Zachary Wehner, 11, of Valparaiso, IN, took his first trip to Camp Perry last July.
“It’s amazing,” he said of his experience. “It’s just nice to walk around and tour the place, and it has an air range.”
During his self-tour, Zachary found his way to the Gary Anderson Competition Center, which houses the 80-point indoor air gun range equipped with electronic targets.
The range is open to the public all year long and hosts numerous events. Guests have the opportunity to try their hand at air rifle or air pistol at their own pace.
That’s exactly what Zachary did, competing in the 30-shot sporter Bench League, where individuals fire upon the electronic targets from a fixed, seated position. It was his first time trying air guns, having only fired BB guns in Cub Scouts previously.
Zachary didn’t come alone on the adventure. He brought along with him two other generations of the Wehner family, his dad, Jeffrey, and his grandpa, Gerald.
The idea of a three generation trip originally started with Gerald, a Camp Perry-regular since 1967.
“It’s kind of like a disease,” he joked. “My wife says, ‘Before Perry, you get all grumpy, and then you go to Perry and you come back happy.’”
Gerald, age 80 and an avid pistol marksman, fired in the 2018 National Matches pistol events using a National Match .45 he bought many years ago. It’s one of many firearms he has accumulated over the years.
“I’ve been interested in shooting all of my life,” he explained.
Growing up, his brother was the one who got him interested in shooting. Gerald’s first gun came in the third grade―a BB gun his brother gave him after he upgraded to a .22 LR rifle. A few years later, his brother upgraded again, this time to a shotgun, and Gerald saw an opportunity.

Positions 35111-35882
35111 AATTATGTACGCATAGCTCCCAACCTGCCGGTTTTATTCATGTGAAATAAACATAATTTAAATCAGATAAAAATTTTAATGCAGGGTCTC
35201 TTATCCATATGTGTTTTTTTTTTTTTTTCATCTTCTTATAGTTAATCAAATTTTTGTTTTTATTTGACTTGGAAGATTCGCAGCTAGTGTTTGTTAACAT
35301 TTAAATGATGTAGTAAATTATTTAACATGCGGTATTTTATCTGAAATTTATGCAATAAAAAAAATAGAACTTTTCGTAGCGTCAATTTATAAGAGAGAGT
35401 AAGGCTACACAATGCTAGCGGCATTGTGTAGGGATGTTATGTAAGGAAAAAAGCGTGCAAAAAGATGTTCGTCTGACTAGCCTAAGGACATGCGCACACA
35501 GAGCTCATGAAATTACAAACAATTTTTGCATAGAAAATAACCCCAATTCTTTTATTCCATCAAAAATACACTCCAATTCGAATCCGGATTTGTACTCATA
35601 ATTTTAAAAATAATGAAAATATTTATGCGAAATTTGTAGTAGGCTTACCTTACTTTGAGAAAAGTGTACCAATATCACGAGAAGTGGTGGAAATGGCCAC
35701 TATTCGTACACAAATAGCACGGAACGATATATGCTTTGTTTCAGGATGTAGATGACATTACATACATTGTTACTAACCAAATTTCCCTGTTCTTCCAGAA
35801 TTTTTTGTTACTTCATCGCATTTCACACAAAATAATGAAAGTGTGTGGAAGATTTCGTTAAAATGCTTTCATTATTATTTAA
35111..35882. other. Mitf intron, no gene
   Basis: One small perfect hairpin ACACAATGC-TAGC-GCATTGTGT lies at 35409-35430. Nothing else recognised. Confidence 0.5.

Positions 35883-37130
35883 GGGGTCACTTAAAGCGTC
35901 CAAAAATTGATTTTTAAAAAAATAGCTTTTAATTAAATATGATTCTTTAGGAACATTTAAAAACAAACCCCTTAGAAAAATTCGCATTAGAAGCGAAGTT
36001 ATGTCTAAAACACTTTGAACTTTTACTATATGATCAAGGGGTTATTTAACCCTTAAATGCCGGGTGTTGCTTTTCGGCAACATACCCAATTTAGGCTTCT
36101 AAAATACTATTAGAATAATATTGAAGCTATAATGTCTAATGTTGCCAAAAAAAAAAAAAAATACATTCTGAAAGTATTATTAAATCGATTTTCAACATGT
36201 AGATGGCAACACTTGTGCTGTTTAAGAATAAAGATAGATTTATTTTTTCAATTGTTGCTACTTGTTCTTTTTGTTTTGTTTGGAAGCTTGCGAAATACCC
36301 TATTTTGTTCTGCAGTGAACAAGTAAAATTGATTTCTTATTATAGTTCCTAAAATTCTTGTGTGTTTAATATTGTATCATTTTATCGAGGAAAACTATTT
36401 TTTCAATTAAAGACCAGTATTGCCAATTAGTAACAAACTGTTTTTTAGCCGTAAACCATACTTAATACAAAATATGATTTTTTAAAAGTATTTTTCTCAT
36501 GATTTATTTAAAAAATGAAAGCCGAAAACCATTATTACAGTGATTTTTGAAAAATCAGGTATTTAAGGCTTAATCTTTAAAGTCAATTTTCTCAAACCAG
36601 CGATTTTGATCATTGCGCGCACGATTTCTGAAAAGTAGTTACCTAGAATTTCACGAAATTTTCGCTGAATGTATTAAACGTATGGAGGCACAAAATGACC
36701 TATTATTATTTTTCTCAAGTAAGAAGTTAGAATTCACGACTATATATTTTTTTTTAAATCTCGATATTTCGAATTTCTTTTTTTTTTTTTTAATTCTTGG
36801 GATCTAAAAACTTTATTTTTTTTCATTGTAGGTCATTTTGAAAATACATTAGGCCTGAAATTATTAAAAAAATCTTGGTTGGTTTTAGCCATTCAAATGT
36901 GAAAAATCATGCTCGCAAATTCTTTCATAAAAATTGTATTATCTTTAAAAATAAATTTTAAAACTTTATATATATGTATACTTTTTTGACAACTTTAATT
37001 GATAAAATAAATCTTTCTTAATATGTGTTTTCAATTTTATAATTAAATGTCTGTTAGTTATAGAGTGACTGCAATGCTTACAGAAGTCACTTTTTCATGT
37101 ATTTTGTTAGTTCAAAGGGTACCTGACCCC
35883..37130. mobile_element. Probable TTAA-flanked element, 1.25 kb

He recalled the story. “I said, ‘So what are you going to do with your .22?’ He said, ‘Well, it’s not mine―it’s yours!’”
“And I’ve still got that gun,” he said with a smile.
Gerald (center) has made regular trips to the National Matches since 1967.
When Gerald was a senior in high school, he bought a Colt single-action revolver for $49. In a moment of shear happenstance, that summer, as he was telling his dentist about the new revolver, the dentist asked Gerald if he would like to shoot on a real marksmanship team.
Apprehensive at first about what he was getting into, Gerald decided to give the team a try and bought a High Standard target pistol for $35 later that summer.
“I had to aim it sub-six because of the sights,” he recalled.
That summer of 1956, he fired in a park league and earned a medal that was, as he described, “a little bit bigger than his thumb nail.”
“I was very proud of that,” he chuckled.
Later on, he moved on to a Ruger Mark I, moving up from the aforementioned High Standard, which he shot for several years before getting the National Match .45 at Camp Perry and a Clark Ruger in 1967.
Along the way, Gerald started a family, which made it harder to make the trip back to Ohio in the summer. But, eventually, he and a new shooting buddy made it back to the Matches―his son, Jeffrey, Zachary’s dad.
Jeffrey didn’t get interested until later in life, into his 30s, when he started asking Gerald questions about the sport. The two started going out to the local range in Valparaiso, and also visited Bristol and regional events before eventually making it to Camp Perry.
“We were just talking about it one day, and he wanted to know if I wanted to come, so we made an agreement,” Jeffrey said.
Making a weekend trip out of the arrangement, young Zachary wanted to come along as well. And, with his first successful air gun competition under his belt, they were almost unable to get him to leave.
“We could hardly pry him away,” Jeffrey said as he laughed. “He became a competitor this year.”
Now hooked, Zachary is looking forward to coming back out to shoot with his dad and grandpa at future competitions.
Gerald is in for round two, saying, “Good Lord willing, I’ll keep coming back.”
Jeffrey is also on-board with the idea, ready start a new tradition.
“It was a good experience, having three generations here.”